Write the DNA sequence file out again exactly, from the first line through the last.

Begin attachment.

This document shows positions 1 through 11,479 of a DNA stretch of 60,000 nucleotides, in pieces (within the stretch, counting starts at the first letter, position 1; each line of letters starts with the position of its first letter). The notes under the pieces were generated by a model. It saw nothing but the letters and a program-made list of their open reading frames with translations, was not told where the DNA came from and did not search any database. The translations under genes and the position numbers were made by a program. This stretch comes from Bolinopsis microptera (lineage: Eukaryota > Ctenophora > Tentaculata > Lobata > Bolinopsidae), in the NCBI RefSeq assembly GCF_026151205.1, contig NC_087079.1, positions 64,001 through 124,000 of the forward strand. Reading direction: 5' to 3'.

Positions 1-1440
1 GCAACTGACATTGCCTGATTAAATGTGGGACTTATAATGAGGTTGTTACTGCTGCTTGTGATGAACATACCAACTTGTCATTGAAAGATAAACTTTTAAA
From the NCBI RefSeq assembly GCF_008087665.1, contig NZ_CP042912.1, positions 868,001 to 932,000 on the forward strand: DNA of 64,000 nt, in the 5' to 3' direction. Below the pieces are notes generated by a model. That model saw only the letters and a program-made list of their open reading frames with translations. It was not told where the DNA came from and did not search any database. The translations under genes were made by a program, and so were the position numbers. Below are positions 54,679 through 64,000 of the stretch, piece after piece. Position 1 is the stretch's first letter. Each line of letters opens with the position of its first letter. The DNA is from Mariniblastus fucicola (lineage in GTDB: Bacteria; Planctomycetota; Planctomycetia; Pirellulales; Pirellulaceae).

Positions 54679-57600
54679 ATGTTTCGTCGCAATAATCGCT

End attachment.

This document shows positions 1 through 11,479 of a DNA stretch of 60,000 nucleotides, in pieces (within the stretch, counting starts at the first letter, position 1; each line of letters starts with the position of its first letter). The notes under the pieces were generated by a model. It saw nothing but the letters and a program-made list of their open reading frames with translations, was not told where the DNA came from and did not search any database. The translations under genes and the position numbers were made by a program. This stretch comes from Bolinopsis microptera (lineage: Eukaryota > Ctenophora > Tentaculata > Lobata > Bolinopsidae), in the NCBI RefSeq assembly GCF_026151205.1, contig NC_087079.1, positions 64,001 through 124,000 of the forward strand. Reading direction: 5' to 3'.

Positions 1-1440
1 GCAACTGACATTGCCTGATTAAATGTGGGACTTATAATGAGGTTGTTACTGCTGCTTGTGATGAACATACCAACTTGTCATTGAAAGATAAACTTTTAAA
From the NCBI RefSeq assembly GCF_008087665.1, contig NZ_CP042912.1, positions 868,001 to 932,000 on the forward strand: DNA of 64,000 nt, in the 5' to 3' direction. Below the pieces are notes generated by a model. That model saw only the letters and a program-made list of their open reading frames with translations. It was not told where the DNA came from and did not search any database. The translations under genes were made by a program, and so were the position numbers. Below are positions 54,679 through 64,000 of the stretch, piece after piece. Position 1 is the stretch's first letter. Each line of letters opens with the position of its first letter. The DNA is from Mariniblastus fucicola (lineage in GTDB: Bacteria; Planctomycetota; Planctomycetia; Pirellulales; Pirellulaceae).

Positions 54679-57600
54679 ATGTTTCGTCGCAATAATCGCT